The Library’s Web site for teachers, loc.gov/teachers
It may not feel much like fall in most of the U.S., but even in the absence of autumn leaves, school doors are opening and educators are preparing for–or beginning–a new year of teaching.
In that spirit, we’d like to welcome you to another year of teaching using primary sources from the online collections of the Library of Congress! The Library offers millions of primary sources for free to all on its Web site, loc.gov, and its education program supports teachers as they use these powerful items effectively in the classroom.
As you plan for the coming year, we invite to explore our teacher resources and to watch for some exciting developments that we have in the works.
- The Library of Congress Teachers page provides ready-to-use classroom materials and professional development that support teaching with the Library’s online collections.
- The Library’s Student Discovery Sets are a dozen free interactive ebooks for iPads that let students examine and annotate primary sources.
- Our archive of professional development webinars provides an easy way to discover instructional strategies for working with our primary sources.
- The Library will hold its first online conference for teachers on October 27th and 28th, from 4 to 8 PM. Watch for more details!
- The Library publishes recurring features in the journals of the National Council on the Social Studies, the National Science Teachers Association, and the National Association for Music Education.
Students analyzing Library of Congress primary sources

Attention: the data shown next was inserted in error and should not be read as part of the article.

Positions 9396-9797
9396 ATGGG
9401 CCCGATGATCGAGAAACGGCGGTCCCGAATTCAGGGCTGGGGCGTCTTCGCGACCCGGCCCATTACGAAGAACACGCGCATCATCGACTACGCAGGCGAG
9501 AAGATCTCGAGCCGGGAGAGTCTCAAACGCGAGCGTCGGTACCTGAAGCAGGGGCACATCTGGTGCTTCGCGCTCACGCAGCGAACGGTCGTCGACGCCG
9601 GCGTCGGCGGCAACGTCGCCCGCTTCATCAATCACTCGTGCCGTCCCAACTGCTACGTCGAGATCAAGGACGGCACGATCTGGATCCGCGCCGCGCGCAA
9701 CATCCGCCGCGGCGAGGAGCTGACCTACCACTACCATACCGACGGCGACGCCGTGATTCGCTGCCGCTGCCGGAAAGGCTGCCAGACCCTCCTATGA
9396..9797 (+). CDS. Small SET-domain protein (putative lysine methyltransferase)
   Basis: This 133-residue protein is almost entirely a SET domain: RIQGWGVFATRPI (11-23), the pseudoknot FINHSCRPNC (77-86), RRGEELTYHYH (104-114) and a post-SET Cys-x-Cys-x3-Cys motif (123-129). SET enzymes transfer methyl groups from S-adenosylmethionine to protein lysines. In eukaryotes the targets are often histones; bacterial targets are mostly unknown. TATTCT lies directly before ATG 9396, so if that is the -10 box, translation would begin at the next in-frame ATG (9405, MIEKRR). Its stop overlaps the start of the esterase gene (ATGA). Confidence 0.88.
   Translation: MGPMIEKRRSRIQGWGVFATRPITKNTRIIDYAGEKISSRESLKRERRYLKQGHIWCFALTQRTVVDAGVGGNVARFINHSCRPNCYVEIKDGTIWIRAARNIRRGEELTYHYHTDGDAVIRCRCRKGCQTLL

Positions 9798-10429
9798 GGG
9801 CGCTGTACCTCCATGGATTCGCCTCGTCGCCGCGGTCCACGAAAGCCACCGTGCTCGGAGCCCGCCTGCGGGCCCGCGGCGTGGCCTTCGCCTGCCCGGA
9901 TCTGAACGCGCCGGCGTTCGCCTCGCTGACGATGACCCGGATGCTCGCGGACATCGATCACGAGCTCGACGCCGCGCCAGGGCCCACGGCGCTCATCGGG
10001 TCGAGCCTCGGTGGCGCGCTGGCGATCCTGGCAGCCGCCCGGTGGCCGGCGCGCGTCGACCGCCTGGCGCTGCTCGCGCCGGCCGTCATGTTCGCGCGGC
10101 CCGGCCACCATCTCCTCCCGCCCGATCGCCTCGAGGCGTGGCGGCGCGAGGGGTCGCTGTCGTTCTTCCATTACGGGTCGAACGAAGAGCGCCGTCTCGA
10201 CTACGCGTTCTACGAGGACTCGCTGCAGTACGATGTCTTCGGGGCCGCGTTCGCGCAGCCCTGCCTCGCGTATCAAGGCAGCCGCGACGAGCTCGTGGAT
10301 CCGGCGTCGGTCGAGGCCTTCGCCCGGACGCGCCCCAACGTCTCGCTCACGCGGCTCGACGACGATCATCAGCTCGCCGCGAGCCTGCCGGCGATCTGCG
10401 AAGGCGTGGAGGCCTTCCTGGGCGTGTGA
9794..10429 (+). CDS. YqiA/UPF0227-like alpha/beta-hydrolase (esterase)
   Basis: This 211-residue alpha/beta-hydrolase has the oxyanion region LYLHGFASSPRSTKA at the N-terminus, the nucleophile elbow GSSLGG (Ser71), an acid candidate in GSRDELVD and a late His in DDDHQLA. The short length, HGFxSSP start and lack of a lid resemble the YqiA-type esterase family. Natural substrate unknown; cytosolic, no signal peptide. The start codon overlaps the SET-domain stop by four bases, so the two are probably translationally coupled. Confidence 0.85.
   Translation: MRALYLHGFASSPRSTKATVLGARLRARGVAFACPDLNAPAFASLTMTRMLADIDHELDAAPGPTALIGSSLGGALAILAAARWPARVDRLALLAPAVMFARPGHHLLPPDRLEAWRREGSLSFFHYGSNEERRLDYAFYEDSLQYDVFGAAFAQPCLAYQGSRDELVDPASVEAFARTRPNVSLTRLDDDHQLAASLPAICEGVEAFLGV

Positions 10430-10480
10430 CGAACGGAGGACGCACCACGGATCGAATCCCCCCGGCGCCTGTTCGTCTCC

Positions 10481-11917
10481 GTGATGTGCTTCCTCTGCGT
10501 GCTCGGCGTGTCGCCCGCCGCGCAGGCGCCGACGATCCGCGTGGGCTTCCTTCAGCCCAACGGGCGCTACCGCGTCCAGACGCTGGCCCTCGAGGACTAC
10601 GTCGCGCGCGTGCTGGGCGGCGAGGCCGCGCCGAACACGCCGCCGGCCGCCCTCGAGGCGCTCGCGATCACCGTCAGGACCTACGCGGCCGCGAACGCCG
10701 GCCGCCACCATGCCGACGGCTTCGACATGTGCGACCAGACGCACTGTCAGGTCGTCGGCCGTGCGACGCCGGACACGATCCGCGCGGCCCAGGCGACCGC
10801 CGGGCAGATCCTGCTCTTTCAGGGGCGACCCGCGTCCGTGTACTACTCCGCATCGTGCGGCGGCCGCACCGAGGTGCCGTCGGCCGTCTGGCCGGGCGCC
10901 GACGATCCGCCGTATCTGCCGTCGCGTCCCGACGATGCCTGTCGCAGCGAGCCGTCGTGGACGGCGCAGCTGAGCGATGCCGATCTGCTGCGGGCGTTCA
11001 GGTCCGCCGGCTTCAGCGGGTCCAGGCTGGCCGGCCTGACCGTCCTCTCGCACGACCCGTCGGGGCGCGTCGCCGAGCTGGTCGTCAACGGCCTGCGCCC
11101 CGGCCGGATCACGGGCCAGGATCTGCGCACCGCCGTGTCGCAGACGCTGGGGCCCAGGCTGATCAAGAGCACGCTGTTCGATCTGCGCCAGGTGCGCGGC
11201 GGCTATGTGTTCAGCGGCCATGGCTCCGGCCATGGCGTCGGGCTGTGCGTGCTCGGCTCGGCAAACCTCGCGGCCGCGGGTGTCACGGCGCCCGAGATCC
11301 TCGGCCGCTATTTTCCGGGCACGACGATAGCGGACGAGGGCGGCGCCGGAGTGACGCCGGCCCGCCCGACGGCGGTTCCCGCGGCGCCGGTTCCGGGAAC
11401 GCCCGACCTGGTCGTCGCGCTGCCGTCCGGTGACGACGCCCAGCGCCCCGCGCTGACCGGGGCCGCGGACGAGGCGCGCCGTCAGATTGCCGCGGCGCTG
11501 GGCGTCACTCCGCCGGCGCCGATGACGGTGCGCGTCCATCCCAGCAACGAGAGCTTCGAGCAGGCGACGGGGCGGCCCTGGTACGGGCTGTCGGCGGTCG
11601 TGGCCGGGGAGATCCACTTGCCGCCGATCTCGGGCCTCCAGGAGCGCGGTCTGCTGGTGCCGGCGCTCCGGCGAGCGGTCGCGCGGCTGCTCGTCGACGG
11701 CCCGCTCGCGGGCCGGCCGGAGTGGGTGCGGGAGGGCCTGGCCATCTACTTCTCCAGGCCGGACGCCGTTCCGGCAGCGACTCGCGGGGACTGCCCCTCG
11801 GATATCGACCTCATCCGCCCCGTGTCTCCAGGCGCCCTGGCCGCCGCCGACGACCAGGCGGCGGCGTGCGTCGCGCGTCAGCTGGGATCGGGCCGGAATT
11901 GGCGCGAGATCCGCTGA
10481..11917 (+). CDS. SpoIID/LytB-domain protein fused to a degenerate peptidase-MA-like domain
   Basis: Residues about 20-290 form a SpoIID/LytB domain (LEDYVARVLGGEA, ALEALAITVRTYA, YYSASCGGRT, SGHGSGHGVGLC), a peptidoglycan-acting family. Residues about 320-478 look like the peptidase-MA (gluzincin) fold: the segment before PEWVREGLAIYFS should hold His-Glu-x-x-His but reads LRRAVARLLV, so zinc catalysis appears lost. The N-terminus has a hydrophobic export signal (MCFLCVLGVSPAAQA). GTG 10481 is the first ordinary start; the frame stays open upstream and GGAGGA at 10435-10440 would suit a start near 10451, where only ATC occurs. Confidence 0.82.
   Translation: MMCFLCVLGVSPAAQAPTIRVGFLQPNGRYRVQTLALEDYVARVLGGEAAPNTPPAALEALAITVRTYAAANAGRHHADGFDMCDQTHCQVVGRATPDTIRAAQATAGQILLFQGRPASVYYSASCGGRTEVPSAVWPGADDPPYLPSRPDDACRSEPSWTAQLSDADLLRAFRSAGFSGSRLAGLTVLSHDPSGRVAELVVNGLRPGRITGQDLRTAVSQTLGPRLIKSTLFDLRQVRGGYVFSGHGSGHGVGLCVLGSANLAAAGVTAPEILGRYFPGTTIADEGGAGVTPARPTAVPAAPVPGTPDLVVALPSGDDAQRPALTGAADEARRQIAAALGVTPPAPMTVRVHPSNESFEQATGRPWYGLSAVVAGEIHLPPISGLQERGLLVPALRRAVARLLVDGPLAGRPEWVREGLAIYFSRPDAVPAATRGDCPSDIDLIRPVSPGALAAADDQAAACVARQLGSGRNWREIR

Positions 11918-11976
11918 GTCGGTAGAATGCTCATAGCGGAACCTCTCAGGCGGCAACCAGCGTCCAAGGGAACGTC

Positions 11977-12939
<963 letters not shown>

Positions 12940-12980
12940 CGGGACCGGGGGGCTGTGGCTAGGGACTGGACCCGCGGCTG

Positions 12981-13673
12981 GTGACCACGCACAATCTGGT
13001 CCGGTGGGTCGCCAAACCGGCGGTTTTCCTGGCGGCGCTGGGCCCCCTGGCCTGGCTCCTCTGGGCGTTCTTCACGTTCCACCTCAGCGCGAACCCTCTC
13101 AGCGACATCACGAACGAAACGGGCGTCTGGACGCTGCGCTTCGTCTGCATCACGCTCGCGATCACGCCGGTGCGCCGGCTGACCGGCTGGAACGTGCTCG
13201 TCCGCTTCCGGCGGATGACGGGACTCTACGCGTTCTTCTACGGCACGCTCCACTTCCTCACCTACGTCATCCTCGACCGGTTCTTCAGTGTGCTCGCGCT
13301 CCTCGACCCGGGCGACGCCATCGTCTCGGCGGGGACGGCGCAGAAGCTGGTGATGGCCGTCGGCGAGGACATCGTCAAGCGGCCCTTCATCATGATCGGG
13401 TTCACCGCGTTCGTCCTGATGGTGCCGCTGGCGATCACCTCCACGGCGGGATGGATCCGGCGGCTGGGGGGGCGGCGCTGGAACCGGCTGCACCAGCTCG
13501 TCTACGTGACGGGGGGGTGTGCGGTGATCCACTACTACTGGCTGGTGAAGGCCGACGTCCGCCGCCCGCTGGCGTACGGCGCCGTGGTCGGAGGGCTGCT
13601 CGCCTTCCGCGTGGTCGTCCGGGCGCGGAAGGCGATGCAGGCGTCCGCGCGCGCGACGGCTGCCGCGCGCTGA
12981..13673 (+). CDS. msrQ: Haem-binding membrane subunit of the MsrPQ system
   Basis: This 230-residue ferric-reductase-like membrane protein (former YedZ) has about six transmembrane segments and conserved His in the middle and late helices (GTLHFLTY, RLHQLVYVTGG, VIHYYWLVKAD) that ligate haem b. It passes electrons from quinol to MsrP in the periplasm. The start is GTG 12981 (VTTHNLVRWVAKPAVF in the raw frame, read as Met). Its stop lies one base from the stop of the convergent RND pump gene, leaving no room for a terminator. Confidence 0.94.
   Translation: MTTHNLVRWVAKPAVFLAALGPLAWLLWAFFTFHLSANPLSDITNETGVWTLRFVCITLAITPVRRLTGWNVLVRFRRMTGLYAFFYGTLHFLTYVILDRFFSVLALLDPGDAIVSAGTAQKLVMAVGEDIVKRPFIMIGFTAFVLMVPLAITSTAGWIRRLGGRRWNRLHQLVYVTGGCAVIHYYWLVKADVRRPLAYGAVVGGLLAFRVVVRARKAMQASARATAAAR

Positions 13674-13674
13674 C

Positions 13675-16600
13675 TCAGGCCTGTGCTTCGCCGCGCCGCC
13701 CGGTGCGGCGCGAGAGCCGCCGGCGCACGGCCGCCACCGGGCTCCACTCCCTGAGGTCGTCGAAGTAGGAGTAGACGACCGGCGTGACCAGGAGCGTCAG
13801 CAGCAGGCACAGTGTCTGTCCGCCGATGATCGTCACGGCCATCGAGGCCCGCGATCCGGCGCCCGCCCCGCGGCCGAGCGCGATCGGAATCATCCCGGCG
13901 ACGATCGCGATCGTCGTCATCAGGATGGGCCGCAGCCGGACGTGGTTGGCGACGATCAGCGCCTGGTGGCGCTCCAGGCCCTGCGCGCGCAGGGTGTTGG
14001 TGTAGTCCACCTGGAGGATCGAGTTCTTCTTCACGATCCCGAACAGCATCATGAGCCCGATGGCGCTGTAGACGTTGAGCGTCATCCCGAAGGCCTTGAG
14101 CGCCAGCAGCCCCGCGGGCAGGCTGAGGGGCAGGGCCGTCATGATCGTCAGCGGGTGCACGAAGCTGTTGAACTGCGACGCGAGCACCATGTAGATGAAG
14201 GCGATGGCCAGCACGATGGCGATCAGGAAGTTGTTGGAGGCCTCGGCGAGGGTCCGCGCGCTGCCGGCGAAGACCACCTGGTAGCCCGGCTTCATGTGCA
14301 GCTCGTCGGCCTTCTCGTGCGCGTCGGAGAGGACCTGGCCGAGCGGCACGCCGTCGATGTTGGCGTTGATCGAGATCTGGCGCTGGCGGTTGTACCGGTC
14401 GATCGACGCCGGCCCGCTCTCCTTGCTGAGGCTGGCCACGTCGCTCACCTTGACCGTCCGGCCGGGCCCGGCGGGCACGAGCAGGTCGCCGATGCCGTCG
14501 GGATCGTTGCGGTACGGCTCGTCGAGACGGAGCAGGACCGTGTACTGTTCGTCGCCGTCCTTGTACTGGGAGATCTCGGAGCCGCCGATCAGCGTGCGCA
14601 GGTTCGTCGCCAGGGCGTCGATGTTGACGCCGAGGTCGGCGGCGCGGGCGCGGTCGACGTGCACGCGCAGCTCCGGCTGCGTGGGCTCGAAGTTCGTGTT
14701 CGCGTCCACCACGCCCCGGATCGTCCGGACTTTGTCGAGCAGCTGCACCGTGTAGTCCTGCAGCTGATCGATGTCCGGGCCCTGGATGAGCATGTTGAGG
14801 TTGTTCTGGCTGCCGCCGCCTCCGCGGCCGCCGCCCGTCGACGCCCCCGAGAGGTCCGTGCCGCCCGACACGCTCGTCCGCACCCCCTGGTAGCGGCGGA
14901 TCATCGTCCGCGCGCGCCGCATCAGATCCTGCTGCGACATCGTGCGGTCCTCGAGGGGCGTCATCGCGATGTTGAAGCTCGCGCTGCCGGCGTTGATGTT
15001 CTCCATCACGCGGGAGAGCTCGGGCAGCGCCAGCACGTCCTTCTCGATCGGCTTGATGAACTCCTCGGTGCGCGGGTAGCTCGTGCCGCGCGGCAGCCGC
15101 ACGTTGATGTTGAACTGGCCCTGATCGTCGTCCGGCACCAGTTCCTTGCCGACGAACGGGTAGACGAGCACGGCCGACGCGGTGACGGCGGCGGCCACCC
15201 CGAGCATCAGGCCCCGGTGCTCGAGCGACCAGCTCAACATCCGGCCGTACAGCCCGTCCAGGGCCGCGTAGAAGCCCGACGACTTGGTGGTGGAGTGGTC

Subscribe to the Teaching with the Library of Congress blog and follow our Twitter feed, @TeachingLC, to keep up with the latest news for educators from the Library. In the meantime, please let us know in the comments or via Twitter what you’d like to see from us, or how you’ve used Library of Congress materials, primary sources, or ideas in your own teaching. We’d love to hear from you!
This post was written by Uhuru Flemming of the Library of Congress. Many teachers like to include mini-lessons or bell-ringers about “this day in history.” The Library of Congress offers two resources that recount what happened on a particular day using the Library’s collections of digitized primary sources: Jump Back in Time (introductory) and Today […]
Just like my colleagues I have a number of favorite items within the collections. However, instead of focusing on one item I’m going to focus on a question: “What makes a quilt pretty?”
I am a folklorist in the American Folklife Center and I catalog and describe unpublished ethnographic collections from our Archive, so they can be found and explored by users.
The Library of Congress has the locks of many famous and not so famous Americans within its collections. To me, hair is so personal and individual–literally, a part of you–that you can really imagine a living, breathing person attached to it rather than a historical figure
One of the advantages the Library of Congress offers is the range and diversity of its collection. Thus, the inherent value of a manuscript collection is enhanced by collections of a comparable nature in the Manuscript Division and other custodial divisions.
A few weeks ago I was on the reference desk and a 16-year-old boy came in and wanted materials on Celtic mythology. He was from Chicago (probably on a spring break trip) and had come to the library on his own and was very excited to be here. It is pretty rare that we get high school students coming in on their own to the reading room; usually they’re with their parents or a school group.
I am a senior archives specialist in the Manuscript Division of the Library of Congress. My title usually draws blank stares from people, so I follow it quickly with the analogy that an archivist is like an archeologist who works with paper. That declaration gets nods of understanding and interest.
August highlights include the origins of the eight-hour workday and George Washington recognizing the equal status of Jewish Americans.
My official title is reference and research specialist for the Library’s Science Reference Section in the Science, Technology and Business Division. Essentially I am a librarian who spends a lot of time online, but also gets to play with books.